The Cow Winona Ryder Dermot Mulroney

AUSTIN, Texas — A May-December couple heads to the woods for a romantic getaway, only to discover the Airbnb they rented was double booked. That’s the deceptively simple premise behind “The Cow,” a thriller starring Winona Ryder and Dermot Mulroney that premiered at this year’s SXSW.

“Something we were trying to play with was what kind of movie are you even in,” Director Eli Horowitz said Tuesday night during a question-and-answer session following one of the film’s screenings. “Are you in a horror/thriller movie? Are you in kind of like a mumblecore rom-com?”

The answer is both. “The Cow” opens with Ryder and her cradle-robbed love interest (played by John Gallagher Jr.) driving to a cabin in the woods for a tryst that quickly goes awry. A disturbing young couple is already staying at the property, but the four of them decide to share the space for the night.

Director Eli Horowitz takes questions from the audience at SXSW in Austin, Texas. (Spectrum News/Susan Carpenter)

Newcomer Brianne Tju steals the show as an assertively sexual man stealer, hitting on Ryder’s boyfriend as the couples kill time with a late-night board game. When Ryder wakes up the next morning and discovers her boyfriend and the younger woman are no longer there, she presumes she’s been dumped.

And that’s when the story begins to twist in surprising directions, as Ryder contacts the cabin’s owner to get the young woman’s phone number and starts falling for the age-appropriate homeowner. Nothing is as it seems, however.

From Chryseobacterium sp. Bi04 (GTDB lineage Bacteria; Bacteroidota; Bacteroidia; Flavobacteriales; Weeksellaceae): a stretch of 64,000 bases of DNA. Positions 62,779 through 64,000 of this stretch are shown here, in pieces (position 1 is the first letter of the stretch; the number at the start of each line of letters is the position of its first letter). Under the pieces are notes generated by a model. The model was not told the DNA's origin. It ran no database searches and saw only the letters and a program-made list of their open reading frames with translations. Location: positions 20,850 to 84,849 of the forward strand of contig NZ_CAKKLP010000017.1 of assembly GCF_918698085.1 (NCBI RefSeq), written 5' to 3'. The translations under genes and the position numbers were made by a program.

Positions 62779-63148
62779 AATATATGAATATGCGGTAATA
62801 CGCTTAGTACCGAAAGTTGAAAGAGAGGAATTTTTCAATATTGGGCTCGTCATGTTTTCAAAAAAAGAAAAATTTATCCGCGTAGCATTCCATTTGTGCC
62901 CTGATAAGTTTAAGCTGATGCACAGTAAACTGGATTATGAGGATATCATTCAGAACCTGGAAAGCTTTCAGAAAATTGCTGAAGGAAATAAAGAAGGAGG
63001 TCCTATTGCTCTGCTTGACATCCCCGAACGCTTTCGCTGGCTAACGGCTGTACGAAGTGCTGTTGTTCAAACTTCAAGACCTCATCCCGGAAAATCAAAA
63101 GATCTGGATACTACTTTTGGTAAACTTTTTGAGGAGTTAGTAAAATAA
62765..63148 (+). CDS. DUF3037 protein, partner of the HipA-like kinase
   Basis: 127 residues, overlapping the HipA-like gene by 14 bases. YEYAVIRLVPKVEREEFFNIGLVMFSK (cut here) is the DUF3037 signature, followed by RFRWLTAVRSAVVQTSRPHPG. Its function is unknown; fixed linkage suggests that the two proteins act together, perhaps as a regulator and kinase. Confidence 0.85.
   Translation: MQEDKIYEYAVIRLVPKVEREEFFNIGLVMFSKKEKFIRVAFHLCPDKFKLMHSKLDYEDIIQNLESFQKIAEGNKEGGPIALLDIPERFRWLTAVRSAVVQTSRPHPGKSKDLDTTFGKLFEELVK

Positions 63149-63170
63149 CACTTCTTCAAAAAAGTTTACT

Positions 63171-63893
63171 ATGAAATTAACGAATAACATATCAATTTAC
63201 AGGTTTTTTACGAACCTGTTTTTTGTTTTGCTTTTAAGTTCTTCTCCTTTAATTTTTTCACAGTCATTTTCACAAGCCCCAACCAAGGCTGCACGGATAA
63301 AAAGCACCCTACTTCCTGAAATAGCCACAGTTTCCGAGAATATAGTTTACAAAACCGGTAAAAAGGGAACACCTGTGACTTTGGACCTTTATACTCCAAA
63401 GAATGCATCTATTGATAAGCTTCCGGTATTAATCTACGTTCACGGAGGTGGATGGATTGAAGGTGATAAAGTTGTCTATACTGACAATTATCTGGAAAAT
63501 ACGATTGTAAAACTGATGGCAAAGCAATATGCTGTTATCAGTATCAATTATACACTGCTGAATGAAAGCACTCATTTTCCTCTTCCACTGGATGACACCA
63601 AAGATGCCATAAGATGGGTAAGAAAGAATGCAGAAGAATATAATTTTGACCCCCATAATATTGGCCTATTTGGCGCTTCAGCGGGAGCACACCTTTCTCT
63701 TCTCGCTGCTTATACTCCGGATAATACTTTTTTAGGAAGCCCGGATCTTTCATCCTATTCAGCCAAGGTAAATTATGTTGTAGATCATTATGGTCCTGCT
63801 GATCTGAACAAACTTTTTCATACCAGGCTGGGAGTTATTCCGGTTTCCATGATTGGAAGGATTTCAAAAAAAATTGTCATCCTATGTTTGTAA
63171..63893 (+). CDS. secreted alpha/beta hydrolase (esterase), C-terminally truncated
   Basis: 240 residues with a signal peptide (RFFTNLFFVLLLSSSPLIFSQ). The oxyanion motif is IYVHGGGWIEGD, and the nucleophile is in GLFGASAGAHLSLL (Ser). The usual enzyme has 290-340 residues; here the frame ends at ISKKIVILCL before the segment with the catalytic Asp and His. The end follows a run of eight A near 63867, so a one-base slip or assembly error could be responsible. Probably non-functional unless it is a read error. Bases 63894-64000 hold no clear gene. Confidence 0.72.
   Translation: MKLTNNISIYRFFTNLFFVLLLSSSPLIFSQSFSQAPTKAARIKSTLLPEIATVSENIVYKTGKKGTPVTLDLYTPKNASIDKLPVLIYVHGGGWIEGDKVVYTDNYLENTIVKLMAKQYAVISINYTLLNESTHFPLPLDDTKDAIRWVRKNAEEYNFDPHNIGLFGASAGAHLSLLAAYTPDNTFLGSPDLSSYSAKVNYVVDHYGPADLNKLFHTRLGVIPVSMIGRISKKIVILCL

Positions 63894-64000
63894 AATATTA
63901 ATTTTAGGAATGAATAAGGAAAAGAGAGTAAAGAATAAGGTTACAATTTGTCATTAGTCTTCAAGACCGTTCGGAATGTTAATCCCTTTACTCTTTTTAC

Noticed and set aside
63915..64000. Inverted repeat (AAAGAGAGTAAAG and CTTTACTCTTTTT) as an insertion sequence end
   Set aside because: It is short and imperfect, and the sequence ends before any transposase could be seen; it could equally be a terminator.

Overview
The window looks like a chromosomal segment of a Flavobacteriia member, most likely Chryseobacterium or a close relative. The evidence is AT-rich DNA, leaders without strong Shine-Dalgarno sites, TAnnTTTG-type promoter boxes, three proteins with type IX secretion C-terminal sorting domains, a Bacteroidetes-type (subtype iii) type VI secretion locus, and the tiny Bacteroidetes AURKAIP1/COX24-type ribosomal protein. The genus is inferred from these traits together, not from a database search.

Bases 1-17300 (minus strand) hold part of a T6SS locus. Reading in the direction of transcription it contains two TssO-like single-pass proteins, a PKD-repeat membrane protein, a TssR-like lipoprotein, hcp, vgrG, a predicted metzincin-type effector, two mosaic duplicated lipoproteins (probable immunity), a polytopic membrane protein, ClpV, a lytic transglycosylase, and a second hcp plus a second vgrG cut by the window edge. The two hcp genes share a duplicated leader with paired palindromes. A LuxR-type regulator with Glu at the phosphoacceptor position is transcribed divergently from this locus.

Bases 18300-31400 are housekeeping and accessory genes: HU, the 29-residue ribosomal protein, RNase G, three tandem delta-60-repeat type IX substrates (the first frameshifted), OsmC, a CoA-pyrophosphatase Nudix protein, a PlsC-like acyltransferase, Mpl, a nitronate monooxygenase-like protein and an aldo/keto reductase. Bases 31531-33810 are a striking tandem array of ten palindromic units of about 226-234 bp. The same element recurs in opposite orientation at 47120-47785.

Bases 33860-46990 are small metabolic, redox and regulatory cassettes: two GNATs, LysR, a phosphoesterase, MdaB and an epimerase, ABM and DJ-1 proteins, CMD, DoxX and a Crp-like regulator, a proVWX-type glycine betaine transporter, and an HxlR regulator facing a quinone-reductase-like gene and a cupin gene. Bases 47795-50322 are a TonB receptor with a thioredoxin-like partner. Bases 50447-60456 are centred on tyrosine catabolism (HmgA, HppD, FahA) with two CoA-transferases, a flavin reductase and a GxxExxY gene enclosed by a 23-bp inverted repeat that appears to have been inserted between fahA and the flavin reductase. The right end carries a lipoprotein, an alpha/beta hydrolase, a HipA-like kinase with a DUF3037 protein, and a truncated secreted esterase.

Inspired by his experience as a fortysomething grappling with the choice of clinging to youth or embracing older age, Horowitz co-wrote the script with fellow podcast creator Matthew Derby. Horowitz created the “Homecoming” podcast — a scripted thriller starring Catherine Keener, David Schwimmer, Amy Sedaris and David Cross that was turned into an Amazon Prime Video series starring Julia Roberts.

“The Cow” is his directorial debut. Recognizing he was out of his depth, Horowitz said he read books on how to direct and chatted with friends who had directed to learn everything he could.

“Some of that preparation was actually useful, and some of it just sort of made me feel not as terrified to do it,” he said.

Horowitz wasn’t sure why Ryder agreed to star in the film, but she was the first to sign onto the project.

“It was strange to me also,” said Horowitz, who sent the script to the “Stranger Things” star through her managers hoping she would not only like the story but would respond to its setting in the place where she had grown up. Horowitz also joked that the first line of his pitch was leveraging his surname, which is the same as Ryder’s birth name.

“I still don’t really understand why she signed on,” Horowitz said, adding that Ryder was just wrapping up “Stranger Things” and had only been in one other movie in the last 20 years.

“The Cow” was shot without any rehearsals because all of the actors were busy and there wasn’t enough time, so Horowitz had  Zoom meetings with the actors individually to prepare them.

An independent film shot with “limited resources,” Horowitz said he used his personally owned cabin in the Northern California redwoods as the main location. The Airbnb theme in the film is based on his lived experience. He rents the cabin “and was always afraid of accidentally double booking it,” he said.

“The Cow” was one of several celebrity films making their debuts at this year’s SXSW. “The Lost City” starring Sandra Bullock and Daniel Radcliffe, “The Unbearable Weight of Massive Talent” with Nicolas Cage and “Everything Everywhere All at Once” with Michelle Yeoh and Jamie Lee Curtis also headlined.

Horowitz decided to premiere the film at SXSW because “it seemed so fun. It seems like such a great way to make the movie tangible,” he said. “Movies like this, often they’ll just go to a streamer and then people watch it and you can’t ever feel it. So it’s really exciting to be a part of this.”